Are you receiving a exit code 127 error when trying to execute a Bash script? In this tutorial, we’ll explain what causes this “command not found” error and show you how to fix it.
Environment variables in the Bash shell can be accessed or set using a C++ program. This is facilitated by the
putenv() functions defined in the C/C++
stdlib.h library. Environmental variable expansion is a great feature of a Linux shell as it enables programmers and users to rely on the environment settings of each user separately. C++
getenv() will read all exported environmental variables and
putenv() will set existing or create new variables.
The ability to create secure shell scripts is essential not only for system administrators, but also for users who wants to automate repetitive tasks. Sometimes, from our shell scripts, we need to provide the user with some kind of information, ask him/her to provide some input, choose from a set of alternatives, or just ask for his/her confirmation before performing a potentially dangerous operation. All those actions, can be performed from the command line, of course, but to make our scripts more user-friendly, we can use of Whiptail to customize and display textual widgets.
If you need to use FTP to upload some files to a server every so often and want to save yourself some time, you can make a simple Bash script to transfer the files quickly. Rather than entering the username, password, and directory manually, we can get our Bash script to do this tedious legwork for us. In this tutorial, you will see an example script to make FTP transfers a cinch on a Linux system.
A file name with a single quote in its name can cause a lot of problems when used with a Bash script or used on the command line. Single quotes are special characters and instruct the Bash shell to interpret the text between them literally. Most users would, ideally, prefer to work with files that do not have quotes in the file name.
When a script or process exits or is terminated by some other means, it will have an exit code, which gives some indication about how or why the script or process ended. For example, an exit code of
0 means that the process exited without error – in other words, it completed its task and exited as expected. On the other hand, an exit code of
1 means that the process encountered some kind of error upon exiting.
Creating an alias is a good way to make commands easier to remember and quicker to type. In case you want to extend the functionality of your aliases even further, it is possible to have them accept arguments and parameters. This gives users the ability to execute complex and lengthy commands in only a few keystrokes on the command line.
PCManFM is a free and open source file manager which is meant to be a lightweight alternative to applications like Thunar (the default Xfce4 file manager) or Nautilus/Files (the GNOME counterpart). Although designed to by easy on resources, PCManFM doesn’t lack functionalities, and it can be extended with custom actions.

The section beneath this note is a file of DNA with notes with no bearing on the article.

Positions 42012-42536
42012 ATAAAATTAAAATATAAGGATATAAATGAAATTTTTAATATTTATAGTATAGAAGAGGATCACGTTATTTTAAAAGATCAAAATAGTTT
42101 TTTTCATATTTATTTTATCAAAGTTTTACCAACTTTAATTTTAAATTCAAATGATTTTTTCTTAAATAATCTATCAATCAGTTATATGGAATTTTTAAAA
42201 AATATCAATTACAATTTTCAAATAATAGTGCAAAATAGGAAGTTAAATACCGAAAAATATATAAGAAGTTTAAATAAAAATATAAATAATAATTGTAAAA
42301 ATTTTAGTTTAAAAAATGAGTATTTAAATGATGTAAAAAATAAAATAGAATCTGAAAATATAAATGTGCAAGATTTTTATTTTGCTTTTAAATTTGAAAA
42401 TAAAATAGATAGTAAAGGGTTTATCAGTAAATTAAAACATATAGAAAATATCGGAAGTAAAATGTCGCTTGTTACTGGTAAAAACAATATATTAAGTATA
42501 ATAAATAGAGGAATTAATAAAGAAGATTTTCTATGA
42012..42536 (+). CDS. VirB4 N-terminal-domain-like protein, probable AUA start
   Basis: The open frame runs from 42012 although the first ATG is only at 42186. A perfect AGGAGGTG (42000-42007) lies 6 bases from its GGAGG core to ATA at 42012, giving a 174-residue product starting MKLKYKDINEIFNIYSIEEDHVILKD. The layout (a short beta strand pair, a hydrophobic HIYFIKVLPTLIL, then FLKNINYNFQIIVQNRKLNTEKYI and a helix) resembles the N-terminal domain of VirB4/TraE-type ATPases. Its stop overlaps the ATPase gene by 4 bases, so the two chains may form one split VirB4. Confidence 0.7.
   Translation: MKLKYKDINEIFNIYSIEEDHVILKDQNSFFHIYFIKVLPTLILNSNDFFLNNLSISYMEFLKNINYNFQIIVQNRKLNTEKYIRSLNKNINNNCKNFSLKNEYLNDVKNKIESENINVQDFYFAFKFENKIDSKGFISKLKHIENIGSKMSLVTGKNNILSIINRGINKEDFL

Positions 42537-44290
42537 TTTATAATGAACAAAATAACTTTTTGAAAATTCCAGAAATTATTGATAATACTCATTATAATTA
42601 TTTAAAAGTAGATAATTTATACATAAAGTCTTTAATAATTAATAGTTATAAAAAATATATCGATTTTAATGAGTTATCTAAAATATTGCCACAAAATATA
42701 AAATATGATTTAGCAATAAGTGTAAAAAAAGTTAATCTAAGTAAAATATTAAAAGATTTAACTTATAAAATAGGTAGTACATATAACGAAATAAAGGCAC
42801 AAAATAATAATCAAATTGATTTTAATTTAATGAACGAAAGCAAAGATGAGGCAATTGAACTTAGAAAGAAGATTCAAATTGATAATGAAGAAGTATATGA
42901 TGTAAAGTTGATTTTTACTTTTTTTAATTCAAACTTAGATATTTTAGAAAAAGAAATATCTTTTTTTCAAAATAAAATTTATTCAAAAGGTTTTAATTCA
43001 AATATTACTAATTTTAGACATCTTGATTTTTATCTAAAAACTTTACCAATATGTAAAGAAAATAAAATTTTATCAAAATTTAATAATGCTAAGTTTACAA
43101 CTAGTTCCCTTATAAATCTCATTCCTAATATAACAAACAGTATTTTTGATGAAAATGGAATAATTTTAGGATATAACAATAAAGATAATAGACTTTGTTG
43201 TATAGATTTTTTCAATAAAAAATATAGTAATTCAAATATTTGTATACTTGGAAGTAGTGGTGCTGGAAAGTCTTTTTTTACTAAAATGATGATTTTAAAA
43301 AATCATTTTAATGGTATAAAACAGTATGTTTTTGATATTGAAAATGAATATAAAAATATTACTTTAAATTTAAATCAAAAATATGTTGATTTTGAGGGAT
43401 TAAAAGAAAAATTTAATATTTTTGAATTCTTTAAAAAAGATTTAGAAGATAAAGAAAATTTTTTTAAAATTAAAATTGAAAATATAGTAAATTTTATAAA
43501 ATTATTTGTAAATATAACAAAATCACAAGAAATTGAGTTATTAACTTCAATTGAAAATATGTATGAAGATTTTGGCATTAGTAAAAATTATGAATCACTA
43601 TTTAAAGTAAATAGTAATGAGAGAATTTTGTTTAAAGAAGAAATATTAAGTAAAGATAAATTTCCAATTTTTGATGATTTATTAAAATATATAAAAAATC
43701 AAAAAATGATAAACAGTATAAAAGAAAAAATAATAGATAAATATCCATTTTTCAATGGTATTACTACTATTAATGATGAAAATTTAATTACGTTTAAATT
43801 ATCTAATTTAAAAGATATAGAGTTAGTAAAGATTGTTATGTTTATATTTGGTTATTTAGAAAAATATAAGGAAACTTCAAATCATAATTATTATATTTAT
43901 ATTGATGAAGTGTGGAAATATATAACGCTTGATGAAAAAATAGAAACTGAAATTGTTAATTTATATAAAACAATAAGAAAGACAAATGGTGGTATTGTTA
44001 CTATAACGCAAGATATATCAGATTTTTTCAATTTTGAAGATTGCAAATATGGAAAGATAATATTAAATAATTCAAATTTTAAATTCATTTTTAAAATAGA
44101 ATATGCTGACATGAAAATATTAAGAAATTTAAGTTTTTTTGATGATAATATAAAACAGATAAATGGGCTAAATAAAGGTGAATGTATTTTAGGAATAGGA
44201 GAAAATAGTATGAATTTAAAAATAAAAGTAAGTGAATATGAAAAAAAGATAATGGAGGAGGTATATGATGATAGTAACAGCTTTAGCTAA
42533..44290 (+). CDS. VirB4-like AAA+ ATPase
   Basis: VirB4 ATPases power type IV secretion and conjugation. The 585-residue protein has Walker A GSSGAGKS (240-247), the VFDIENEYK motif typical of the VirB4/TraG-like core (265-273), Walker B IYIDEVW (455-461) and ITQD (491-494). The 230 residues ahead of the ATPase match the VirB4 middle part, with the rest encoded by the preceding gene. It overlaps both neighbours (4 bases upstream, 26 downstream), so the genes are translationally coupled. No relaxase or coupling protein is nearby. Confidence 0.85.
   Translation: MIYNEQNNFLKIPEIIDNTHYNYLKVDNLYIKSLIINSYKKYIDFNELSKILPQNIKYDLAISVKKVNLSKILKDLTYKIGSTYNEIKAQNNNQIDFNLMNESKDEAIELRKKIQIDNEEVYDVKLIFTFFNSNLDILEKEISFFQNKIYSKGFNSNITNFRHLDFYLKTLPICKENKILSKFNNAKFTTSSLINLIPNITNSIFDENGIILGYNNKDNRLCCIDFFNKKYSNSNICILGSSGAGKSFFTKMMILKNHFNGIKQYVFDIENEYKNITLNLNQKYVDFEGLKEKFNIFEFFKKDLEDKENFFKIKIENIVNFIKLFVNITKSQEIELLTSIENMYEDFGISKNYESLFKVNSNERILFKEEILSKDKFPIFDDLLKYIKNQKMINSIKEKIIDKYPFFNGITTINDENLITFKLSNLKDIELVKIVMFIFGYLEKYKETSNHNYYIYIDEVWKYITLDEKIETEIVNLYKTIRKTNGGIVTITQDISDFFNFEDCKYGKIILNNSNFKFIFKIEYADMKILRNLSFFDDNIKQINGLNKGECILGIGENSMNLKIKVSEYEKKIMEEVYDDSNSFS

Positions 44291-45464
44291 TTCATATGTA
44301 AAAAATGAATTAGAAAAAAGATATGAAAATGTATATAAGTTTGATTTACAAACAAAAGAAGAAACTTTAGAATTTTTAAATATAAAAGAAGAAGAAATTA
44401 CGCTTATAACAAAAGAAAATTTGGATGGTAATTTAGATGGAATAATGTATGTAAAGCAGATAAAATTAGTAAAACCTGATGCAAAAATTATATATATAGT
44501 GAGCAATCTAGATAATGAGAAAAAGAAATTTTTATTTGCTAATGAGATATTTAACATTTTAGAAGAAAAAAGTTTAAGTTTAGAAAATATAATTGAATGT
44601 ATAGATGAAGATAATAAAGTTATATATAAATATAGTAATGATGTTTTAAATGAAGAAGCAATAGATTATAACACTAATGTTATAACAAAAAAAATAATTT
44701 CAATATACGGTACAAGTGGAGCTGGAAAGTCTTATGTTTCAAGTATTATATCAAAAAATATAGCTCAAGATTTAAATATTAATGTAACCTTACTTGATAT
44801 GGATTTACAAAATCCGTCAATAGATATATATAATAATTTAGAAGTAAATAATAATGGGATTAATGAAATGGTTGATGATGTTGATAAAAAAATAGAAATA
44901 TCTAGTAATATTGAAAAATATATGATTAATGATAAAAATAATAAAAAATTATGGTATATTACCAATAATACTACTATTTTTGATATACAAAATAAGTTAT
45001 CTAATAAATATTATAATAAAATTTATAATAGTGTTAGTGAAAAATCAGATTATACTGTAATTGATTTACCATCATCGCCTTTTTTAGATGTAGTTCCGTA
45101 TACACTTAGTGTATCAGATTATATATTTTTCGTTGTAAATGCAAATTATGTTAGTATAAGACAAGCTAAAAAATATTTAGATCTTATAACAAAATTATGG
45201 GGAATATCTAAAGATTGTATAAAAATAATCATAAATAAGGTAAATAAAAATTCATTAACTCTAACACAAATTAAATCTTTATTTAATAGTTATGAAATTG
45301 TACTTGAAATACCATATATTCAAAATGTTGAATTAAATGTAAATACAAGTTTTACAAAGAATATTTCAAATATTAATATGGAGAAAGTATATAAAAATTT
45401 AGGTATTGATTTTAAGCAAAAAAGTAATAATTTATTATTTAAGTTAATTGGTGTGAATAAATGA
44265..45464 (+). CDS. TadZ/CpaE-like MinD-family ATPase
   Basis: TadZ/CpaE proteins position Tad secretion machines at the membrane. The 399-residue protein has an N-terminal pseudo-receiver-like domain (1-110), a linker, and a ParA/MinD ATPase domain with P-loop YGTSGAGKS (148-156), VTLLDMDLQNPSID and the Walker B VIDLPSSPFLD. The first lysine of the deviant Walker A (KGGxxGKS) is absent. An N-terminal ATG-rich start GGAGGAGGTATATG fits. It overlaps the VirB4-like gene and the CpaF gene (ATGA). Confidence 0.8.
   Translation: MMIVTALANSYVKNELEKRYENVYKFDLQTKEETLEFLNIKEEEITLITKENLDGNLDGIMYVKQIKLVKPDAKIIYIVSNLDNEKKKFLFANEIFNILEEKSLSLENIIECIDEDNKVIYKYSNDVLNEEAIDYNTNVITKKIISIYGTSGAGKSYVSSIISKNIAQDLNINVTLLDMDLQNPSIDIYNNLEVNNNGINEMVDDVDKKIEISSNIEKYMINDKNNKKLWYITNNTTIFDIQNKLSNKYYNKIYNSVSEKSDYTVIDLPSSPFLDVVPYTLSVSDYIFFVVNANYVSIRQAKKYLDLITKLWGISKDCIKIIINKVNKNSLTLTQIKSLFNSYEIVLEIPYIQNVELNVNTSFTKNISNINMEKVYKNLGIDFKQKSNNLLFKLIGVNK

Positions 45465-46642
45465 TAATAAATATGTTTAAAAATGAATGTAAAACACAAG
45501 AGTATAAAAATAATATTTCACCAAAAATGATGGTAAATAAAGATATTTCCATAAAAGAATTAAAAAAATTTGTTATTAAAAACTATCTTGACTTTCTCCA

The Bash shell is one of the most powerful components of a Linux system, as well as one of the most compelling reasons to use Linux. Users can interact with Bash through the command line, and write scripts to automate tasks. Although this may sound intimidating to beginning users, it is not hard to get started with Bash scripting.
There are many different text editor choices for a Linux system. Your choice of which text editor to use will depend on the type of work you plan on doing. For example, writing basic documents vs. coding websites or programs. Whatever your case, there are a lot of nice text editors available.
As a Linux user, you’re likely already familiar with using the
mv command to rename a file on a Linux system. The task becomes a little more difficult when you need to rename multiple files at the same time on Linux.
One of the most common batch renaming jobs that are performed is to change all file names to lowercase letters. There are several different ways to do this on Linux. One way is with the native
mv utility and a bit of Bash scripting, and the other methods involve the
mmv tools, which may or may not already be installed on your Linux distro by default.
In this guide, we’ll go over various command line examples to rename all files from uppercase to lowercase letters on Linux. Some commands will work only for files, some for directories, and some commands work recursively. Take a look at all the different examples below to decide which command(s) to use that would best suit your needs.
In this tutorial you will learn:
- How to rename all files from uppercase to lowercase using mv, rename, or mmv commands
- How to install rename and mmv on major Linux distros